about it that makes it sound so gross. It's not that I find the game offensive, but its extreme fixation on making everything sexual comes at the expense of what should be its most important feature: gameplay.
As I mentioned before, a key mechanic in Conception II is wooing the various heroines. Between excursions into the Dusk Circles, the player can chat with the girls and give them gifts, strengthening their relationship. Happier girls mean stronger children (a kind of unpleasant commodification of women that I'll refrain from getting into too deeply here), which the player can assemble into a party and take into dungeons. Unfortunately, every dungeon is simply a randomized palette swap of the last, and the turn-based combat is excruciatingly boring. There are two main systems at play during battle: Chain Breaks and Ether Density. The former slows enemies down and allows the player to execute combos, while the latter speeds the player's party up. These amount to doing almost exactly the same thing: manipulating turn order, which many other RPGs have done far more intuitively. A directional-weakness system attempts to infuse some strategy into the affair, but all it does it make the player choose between hitting slightly harder or slowing enemies down — neither of which make a huge difference. I got to a point where I was winning most battles on auto and fast-forward, a testament to how little my strategic decisions actually mattered.
Conception II does has some decent art direction when it isn't being pervy. Key illustrations are vibrant and eye-pleasing, especially the green and blue hues of the starry world map. Animated cutscenes are relatively frequent and look sharp, as do the character portraits. The in-engine assets fare much worse. Although the girls look pretty good during the dating sim segments, character models are stiff and kind of bland within dungeons. Incidentally, the dungeons themselves are tremendously boring and repetitive. There's even less variety here than in, say, Persona 3's Tartarus, which at least had different themes for each section. And speaking of Persona, Conception II tries to mimic the sound design of Atlus' other big franchise to poor effect. Strange, decidedly un-catchy vocal tracks abound, although I will admit I got a good laugh out of the female vocalist singing "congratulations on your new arrival" following a successful Classmating session. Furthermore, most of the heroines have grating, ill-fitting voices, which made me even less inclined to pursue their affections. Ellie and Fuuko stand out as the best performances of the group, but two good voices can't negate five bad ones, I'm afraid.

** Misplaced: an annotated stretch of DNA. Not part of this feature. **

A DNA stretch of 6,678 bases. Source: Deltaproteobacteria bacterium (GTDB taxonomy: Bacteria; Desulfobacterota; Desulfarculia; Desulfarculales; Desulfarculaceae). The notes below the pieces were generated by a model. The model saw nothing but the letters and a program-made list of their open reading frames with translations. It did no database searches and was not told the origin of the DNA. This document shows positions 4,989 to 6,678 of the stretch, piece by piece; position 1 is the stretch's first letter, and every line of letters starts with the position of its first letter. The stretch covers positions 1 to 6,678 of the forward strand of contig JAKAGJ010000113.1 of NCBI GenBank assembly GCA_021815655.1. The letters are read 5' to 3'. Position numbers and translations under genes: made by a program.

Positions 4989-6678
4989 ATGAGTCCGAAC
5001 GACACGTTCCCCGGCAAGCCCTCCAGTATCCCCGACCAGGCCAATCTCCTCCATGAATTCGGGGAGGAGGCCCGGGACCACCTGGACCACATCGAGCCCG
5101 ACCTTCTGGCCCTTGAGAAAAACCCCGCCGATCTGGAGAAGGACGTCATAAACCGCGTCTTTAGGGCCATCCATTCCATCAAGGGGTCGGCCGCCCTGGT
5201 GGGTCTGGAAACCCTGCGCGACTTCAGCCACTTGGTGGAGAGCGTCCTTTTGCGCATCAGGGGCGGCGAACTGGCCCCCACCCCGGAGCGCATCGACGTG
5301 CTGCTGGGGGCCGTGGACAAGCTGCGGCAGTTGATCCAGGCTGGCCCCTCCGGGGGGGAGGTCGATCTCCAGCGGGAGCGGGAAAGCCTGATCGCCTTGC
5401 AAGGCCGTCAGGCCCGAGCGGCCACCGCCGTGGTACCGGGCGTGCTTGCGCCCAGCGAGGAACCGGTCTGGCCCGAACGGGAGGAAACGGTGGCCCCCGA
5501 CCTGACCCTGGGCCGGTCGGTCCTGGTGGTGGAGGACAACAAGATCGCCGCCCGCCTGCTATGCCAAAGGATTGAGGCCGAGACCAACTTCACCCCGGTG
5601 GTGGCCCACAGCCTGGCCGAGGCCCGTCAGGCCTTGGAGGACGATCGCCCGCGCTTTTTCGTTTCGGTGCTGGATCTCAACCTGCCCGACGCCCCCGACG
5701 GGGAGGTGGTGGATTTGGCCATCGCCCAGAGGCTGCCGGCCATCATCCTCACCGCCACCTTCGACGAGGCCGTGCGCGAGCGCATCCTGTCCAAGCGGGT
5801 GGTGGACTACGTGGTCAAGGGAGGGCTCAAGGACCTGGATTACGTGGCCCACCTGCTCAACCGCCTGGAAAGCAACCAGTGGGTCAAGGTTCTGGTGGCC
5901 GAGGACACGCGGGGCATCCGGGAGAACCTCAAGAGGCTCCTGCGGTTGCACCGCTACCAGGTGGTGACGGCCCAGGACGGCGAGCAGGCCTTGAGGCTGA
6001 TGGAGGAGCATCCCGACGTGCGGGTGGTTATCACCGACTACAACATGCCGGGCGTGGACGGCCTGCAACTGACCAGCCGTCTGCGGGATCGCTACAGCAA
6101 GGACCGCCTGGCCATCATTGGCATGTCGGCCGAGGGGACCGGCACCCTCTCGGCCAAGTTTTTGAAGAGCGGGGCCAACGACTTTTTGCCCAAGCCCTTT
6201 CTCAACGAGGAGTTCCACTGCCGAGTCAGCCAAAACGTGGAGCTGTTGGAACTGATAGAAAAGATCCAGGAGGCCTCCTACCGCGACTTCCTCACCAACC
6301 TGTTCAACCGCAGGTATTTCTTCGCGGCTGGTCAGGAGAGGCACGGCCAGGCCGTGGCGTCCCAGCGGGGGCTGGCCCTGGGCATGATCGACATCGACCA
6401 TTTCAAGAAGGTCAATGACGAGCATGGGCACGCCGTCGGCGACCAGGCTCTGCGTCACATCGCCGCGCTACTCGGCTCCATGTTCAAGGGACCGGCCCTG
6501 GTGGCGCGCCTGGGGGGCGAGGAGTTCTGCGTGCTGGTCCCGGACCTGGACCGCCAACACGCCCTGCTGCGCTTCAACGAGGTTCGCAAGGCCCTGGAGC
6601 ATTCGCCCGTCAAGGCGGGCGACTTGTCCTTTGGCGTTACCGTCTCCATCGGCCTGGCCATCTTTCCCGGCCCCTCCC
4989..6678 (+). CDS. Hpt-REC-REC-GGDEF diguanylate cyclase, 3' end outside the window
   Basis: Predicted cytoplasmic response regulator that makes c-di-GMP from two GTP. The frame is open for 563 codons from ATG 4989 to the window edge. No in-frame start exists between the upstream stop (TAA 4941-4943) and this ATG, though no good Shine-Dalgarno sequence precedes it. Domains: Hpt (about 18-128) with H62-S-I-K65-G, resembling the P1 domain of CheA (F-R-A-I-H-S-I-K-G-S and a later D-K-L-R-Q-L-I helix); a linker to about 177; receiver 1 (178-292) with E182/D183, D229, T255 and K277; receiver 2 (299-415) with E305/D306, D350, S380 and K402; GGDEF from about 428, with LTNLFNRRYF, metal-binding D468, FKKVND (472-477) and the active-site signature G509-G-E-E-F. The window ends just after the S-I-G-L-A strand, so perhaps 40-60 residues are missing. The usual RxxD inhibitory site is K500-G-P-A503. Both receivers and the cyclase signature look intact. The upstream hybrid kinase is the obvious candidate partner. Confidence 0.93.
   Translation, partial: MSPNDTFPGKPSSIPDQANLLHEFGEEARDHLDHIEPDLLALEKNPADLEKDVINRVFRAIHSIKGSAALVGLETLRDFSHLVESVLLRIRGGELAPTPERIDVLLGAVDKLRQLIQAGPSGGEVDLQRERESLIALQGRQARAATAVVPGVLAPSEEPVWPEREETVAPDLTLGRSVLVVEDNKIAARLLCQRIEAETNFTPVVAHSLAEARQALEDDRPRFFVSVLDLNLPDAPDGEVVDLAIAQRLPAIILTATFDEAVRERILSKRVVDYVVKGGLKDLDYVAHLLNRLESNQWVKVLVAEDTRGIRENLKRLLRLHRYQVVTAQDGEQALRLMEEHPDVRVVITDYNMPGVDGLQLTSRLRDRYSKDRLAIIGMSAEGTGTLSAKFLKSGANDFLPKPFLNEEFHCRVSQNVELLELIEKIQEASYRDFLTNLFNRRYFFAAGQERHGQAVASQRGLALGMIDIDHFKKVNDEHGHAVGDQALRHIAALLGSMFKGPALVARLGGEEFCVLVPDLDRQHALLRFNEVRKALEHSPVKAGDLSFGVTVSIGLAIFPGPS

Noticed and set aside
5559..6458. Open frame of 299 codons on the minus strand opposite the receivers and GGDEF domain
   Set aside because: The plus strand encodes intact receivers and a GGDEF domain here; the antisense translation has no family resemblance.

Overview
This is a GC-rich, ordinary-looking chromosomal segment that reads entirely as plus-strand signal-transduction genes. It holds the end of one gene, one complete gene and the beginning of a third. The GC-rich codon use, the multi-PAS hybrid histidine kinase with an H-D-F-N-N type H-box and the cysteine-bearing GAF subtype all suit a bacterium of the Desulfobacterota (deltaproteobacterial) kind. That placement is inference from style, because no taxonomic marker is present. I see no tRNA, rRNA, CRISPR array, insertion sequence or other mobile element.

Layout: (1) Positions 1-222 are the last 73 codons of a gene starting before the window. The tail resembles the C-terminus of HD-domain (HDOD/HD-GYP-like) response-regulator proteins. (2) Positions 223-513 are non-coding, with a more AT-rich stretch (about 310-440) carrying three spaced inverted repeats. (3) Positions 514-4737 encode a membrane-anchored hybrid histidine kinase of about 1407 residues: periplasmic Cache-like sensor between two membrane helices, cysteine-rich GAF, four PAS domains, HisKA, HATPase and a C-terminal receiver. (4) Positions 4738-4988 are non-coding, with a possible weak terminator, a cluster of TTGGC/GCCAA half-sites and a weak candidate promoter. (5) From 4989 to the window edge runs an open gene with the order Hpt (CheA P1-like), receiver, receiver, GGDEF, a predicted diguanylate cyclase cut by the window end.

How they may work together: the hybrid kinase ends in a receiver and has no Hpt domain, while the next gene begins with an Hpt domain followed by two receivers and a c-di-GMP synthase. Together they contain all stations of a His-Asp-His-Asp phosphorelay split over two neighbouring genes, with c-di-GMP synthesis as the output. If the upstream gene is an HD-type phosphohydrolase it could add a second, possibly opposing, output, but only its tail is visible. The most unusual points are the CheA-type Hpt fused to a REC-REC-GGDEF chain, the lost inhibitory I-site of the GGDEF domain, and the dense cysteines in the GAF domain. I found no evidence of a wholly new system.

As it turns out, Conception II isn't particularly offensive. It's just so obsessed with trying to be sexy that it forgets about being a fun game
first and foremost. Perhaps if it had worthwhile combat or some other meaningful gameplay system in place, the rest of the experience wouldn't be so unpalatable. I'm in no position to judge or shame anyone for being interested in sexually gratifying material, but there are easier and less creepy ways to pursue it than suffering through forty hours of Conception II.